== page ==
Johannesburg - "I have delivered on my mandate".
This is what South African mogul and former politician Tokyo Sexwale told City Press a few days ago after Fifa discarded the Israel-Palestine matter.
Sexwale was appointed by deposed Fifa president Sepp Blatter in May 2015 to chair the Fifa Monitoring Committee Israel-Palestine – which was established based on the decision by Fifa Congress in 2015 to avert a vote on suspending Israel from world soccer – with a view to finding a solution that would allow the game to be played under conducive and peaceful conditions in the volatile region.
After lengthy consultations that saw Sexwale travel extensively to the West Bank and Gaza, he was supposed to table his report at the Fifa Congress in Bahrain in May.
After assuming the hot seat at the helm of world football, Fifa president Gianni Infantino promised to make the Israel-Palestine matter one of his priorities, but he had the item removed from the agenda and referred the report to the Fifa Council. The council is a 37-member structure that replaced the executive committee as part of reforms after Fifa was hit with multiple scandals.
After going through the report, Fifa issued a statement reading: “Following the report submitted by the Fifa Monitoring Committee Israel-Palestine chaired by Tokyo Sexwale and after a thorough legal consultation process, the Fifa Council has agreed on a position with regard to the administration of football in the West Bank territories.
“The Fifa Council has decided to refrain from imposing any sanctions or other measures on either the Israel Football Association [IFA] or the Palestinian Football Association [PFA], as well as from requesting any other Fifa body to do so. The matter is declared closed and will not be the subject of any further discussion until the legal and/or de facto framework has changed,” the statement continued.
“With that said, the Fifa administration will continue to facilitate the movement of players, officials and football equipment in, out of and within Palestine – the aspect on which the Fifa Monitoring Committee Israel-Palestine has covered the most ground and achieved a positive response".
This caused a worldwide uproar, with some saying it was a missed opportunity for Fifa to solve this impasse once and for all. Others said it was a two-year waste of Sexwale’s time and effort.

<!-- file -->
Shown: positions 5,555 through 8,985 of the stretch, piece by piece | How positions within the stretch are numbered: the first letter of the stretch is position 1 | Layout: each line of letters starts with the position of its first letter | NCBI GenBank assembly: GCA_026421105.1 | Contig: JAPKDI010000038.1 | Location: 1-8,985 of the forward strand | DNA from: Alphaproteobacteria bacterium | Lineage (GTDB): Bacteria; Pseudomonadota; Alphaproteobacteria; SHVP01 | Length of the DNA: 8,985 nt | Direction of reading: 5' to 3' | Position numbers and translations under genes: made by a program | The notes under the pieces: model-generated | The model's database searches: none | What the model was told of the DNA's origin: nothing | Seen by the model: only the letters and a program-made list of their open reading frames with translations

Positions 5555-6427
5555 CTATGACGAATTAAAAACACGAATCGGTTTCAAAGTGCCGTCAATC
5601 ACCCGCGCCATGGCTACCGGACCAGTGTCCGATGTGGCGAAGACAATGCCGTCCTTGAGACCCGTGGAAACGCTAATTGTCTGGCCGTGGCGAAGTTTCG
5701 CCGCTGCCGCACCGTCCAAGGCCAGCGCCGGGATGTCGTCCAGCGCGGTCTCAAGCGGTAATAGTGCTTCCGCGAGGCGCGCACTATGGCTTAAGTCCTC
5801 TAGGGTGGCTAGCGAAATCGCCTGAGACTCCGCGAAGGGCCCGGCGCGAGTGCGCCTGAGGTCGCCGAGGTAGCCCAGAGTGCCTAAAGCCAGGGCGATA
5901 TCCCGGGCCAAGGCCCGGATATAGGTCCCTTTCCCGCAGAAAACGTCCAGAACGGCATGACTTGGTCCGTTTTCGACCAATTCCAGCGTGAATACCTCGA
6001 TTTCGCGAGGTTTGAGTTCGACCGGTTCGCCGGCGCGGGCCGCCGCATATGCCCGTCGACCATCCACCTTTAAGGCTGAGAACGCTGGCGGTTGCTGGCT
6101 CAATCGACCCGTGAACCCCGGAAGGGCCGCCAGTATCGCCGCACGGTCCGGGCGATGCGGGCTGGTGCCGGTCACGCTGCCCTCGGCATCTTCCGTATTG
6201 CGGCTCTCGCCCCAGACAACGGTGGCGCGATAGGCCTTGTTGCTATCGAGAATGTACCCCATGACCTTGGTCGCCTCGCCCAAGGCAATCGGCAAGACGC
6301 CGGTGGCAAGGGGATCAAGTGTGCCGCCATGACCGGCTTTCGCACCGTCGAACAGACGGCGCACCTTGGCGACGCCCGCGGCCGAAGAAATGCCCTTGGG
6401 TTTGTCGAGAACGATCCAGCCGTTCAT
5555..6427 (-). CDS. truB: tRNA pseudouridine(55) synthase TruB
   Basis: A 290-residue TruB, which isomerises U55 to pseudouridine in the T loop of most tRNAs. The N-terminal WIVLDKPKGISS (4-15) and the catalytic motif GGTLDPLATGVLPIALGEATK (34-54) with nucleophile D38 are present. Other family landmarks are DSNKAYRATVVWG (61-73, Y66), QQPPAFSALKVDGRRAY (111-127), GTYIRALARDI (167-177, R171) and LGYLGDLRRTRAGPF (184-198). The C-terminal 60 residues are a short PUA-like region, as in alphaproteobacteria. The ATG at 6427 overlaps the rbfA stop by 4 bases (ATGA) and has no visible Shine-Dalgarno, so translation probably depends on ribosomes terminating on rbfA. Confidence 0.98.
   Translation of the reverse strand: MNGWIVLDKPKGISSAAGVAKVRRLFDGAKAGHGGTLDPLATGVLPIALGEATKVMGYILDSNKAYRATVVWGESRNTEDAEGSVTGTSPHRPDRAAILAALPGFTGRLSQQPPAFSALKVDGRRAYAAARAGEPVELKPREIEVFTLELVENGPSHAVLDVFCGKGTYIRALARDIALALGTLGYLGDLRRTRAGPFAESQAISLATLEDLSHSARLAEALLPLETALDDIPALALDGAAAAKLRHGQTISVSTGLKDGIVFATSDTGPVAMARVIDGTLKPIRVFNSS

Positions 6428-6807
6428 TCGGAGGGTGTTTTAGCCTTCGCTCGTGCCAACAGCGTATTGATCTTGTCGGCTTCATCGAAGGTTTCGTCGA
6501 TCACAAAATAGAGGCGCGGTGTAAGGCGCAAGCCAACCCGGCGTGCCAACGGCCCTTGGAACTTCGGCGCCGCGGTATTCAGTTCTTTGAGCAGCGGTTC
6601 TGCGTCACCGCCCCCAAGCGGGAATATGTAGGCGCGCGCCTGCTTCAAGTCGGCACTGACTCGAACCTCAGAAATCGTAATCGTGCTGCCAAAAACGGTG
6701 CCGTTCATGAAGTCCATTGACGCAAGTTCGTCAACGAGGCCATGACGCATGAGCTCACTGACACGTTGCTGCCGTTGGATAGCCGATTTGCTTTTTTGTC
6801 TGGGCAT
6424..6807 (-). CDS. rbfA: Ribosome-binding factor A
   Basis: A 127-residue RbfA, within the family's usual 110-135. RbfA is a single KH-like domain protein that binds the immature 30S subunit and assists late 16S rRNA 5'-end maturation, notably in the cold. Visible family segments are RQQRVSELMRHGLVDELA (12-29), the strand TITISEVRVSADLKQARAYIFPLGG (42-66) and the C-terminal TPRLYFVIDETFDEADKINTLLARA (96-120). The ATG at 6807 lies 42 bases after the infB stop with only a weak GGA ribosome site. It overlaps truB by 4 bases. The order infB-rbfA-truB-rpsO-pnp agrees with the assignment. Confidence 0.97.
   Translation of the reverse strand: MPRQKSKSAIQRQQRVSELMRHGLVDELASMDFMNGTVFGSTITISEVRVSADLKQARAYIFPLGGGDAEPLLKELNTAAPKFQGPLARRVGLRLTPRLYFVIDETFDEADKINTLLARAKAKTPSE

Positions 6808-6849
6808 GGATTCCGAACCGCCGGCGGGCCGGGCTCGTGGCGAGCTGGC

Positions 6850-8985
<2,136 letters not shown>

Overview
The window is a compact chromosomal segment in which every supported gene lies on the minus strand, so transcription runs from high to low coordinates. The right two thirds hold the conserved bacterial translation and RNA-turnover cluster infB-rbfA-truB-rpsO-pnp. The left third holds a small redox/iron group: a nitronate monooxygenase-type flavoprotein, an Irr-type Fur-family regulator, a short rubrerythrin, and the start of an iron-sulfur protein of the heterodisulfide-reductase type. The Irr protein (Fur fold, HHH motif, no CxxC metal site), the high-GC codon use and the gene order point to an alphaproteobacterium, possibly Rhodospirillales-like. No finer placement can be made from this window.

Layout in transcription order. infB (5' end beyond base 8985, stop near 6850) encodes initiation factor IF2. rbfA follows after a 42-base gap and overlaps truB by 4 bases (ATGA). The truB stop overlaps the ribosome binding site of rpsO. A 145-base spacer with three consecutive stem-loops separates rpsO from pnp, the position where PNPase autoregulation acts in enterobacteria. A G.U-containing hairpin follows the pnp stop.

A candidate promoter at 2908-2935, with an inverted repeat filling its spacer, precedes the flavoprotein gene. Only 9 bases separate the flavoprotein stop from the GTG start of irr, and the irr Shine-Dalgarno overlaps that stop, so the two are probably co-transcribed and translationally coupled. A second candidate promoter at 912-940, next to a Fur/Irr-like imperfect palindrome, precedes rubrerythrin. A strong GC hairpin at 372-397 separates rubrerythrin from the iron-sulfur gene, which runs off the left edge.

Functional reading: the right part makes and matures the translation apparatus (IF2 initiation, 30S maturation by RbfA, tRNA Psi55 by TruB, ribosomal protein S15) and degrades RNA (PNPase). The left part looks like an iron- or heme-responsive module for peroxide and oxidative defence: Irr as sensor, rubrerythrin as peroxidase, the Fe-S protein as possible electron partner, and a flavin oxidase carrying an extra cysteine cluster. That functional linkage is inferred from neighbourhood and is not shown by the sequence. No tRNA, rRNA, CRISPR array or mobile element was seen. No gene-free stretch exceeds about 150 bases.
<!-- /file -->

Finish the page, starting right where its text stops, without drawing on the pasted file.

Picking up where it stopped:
In an article published in Inside World Football, Andrew Warshaw wrote: “Inside World Football has seen a copy of the much-debated report by South Africa’s Tokyo Sexwale, which covers several meetings between the various parties, and lists a series of options and recommendations, all of which were rejected by Fifa’s all-powerful council ... in the process breaking the organisation’s own statutes".
City Press has seen the report, which has the following recommendations:
- Option 1: Maintenance of the current status quo
The status quo remains in that the IFA continues to administer football in the territories under discussion (the settlements). Under this option, it implies that there should be no action by Fifa until the Oslo discussions – or similar negotiations – involving facilitated or direct talks between the parties have resolved the Israel-Palestine conflict.
In line with article 72.2 of the Fifa Statues, which proclaim that member associations and their clubs may not play in the territory of another member association without the latter’s approval, the IFA is given a warning by Fifa (yellow card) to rectify this issue by desisting to administer football in the territories concerned within a minimum period of six months.
Failure to find a resolution within this period shall mean that the matter will revert to the Fifa Council for final decision-making.
- Option 3: Discussions should be encouraged between the IFA and the PFA
Continued discussions between the IFA and PFA should be encouraged and should be based purely on football issues aimed at finding accommodation on how to agree among themselves.
However, Fifa decided to follow none of the above recommendations in a thick report with 23 annexures marked A-W.
In the report, the committee states that representatives from the IFA and PFA had “always tried to remain cool-headed” over the period of two years of negotiations. It also states that one of the achievements was “the development of an IT system to facilitate the movement of people and goods in, out of and within Palestine”.
They said that, while it was still a work in progress, the IT mechanisms were in the process of being further developed.
No control over
Sexwale could not be drawn to comment on Fifa’s decision not to act on or make the report public, despite having stated in the “closing remarks” of the report that “what the Fifa leadership cannot any longer avoid is making a decision on this matter.
“My mandate from Fifa was to lead the committee, investigate and compile a report,” he said. “I did that and handed in a comprehensive report. What they do after that, I have no control over".
He would also not comment about an open letter written to him by a group of South Africans, titled Time to stand for Palestinian rights at Fifa, saying his mandate was only from Fifa, and that he only reported and responded to it regarding this matter.
Fifa’s response to question sent by City Press was to refer us to the official statement here.